Truly, the tragedy is not just Ozubulu. There are countless examples of the tragedy as we look around. Politicians who don’t waste time lining their pockets once they have access to the cookie jar also known as national cake. We already know about these ones but we still idolize them.
Let’s go back to Ozubulu, maybe if the Catholic church had refused the gift of the church, so many of its members would still be alive today. Maybe one young man would have been encouraged to not enter the trade. And that for me is the way out from the mess our country is in – just say no. We must understand that just because so many people seem to be involved or seem to support something doesn’t make it right. Have the boldness to stand out and refused to be sucked in.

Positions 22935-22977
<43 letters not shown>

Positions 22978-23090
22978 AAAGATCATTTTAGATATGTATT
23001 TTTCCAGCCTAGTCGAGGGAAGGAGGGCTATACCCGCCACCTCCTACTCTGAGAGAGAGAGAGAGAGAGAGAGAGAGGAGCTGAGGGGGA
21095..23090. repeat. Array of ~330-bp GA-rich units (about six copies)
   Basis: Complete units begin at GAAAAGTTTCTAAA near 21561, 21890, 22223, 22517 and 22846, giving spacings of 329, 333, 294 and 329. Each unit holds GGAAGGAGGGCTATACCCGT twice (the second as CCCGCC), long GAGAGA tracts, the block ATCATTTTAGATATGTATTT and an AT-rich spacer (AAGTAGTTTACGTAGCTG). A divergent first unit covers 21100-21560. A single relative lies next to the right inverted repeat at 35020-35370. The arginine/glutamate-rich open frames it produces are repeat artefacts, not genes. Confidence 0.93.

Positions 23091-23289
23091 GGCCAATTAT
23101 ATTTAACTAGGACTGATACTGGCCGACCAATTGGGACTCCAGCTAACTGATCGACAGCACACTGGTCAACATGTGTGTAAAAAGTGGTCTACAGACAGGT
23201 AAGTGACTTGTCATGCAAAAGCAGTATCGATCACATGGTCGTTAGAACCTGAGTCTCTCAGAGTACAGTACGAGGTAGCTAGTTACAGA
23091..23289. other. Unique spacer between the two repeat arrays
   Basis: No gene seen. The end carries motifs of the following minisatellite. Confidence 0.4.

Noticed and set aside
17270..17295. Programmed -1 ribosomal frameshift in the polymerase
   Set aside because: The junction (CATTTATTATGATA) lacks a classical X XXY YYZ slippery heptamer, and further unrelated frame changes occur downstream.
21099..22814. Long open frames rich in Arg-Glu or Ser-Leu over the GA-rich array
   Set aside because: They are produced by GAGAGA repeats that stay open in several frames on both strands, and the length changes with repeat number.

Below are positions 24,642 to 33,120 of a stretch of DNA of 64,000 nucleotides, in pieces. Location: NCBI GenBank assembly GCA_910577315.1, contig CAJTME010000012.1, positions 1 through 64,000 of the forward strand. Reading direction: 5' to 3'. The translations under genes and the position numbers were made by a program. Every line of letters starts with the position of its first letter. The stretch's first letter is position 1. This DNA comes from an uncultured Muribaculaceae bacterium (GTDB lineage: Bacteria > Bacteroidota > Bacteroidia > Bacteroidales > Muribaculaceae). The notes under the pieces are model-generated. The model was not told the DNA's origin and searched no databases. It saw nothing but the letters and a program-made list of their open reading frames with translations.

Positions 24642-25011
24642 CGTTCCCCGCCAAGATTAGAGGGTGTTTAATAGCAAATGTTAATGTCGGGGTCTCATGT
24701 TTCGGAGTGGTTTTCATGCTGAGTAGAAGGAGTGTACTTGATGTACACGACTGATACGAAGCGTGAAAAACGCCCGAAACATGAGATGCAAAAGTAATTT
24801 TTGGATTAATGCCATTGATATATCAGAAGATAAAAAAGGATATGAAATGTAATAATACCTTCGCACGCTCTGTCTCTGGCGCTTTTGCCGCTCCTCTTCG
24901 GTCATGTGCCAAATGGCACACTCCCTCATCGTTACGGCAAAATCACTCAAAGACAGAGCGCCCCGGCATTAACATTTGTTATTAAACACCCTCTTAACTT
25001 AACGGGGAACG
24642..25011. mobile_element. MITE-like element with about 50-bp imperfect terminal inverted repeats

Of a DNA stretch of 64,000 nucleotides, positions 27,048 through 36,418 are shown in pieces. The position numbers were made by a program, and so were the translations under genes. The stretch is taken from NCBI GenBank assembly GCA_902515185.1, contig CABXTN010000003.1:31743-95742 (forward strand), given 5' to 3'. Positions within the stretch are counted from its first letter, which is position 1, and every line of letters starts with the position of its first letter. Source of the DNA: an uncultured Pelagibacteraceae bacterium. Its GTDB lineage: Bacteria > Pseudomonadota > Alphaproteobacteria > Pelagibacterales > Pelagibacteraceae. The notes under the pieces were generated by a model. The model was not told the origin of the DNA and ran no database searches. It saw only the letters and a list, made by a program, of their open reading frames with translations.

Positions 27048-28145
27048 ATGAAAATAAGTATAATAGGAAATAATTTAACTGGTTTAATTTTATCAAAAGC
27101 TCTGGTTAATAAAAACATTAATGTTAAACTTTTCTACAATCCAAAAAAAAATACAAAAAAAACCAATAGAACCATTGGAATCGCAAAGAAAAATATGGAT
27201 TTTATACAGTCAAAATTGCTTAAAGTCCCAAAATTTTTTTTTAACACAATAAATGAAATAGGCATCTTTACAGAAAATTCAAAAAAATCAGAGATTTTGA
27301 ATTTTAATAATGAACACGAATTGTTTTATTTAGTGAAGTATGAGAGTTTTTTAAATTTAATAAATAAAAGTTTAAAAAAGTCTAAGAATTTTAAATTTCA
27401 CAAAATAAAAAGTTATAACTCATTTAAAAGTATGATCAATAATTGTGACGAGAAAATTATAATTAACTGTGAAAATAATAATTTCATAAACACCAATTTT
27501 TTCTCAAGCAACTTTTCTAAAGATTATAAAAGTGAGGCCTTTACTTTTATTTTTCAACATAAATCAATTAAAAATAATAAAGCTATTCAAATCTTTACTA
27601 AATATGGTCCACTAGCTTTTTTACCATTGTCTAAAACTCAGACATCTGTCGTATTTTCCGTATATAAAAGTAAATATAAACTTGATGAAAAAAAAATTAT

Yer, let everyone else seem to be involved but choose to stand out and say no. You might seem to be the only one but it might not be long. Someone else could be bold by your move and join you. It only takes one person to make a difference. Every single great movement started with One person. We can reclaim our country one person at a time. It might seem like an out of date idea but it has its merits. Maybe if that lady had chosen not to put money into MMM, the money wouldn’t have been lost, maybe if that lady had chosen not to step into that Ozubulu church this past Sunday, she would still be alive.
Yup, it is time to say no and save our great country from death. #justsayno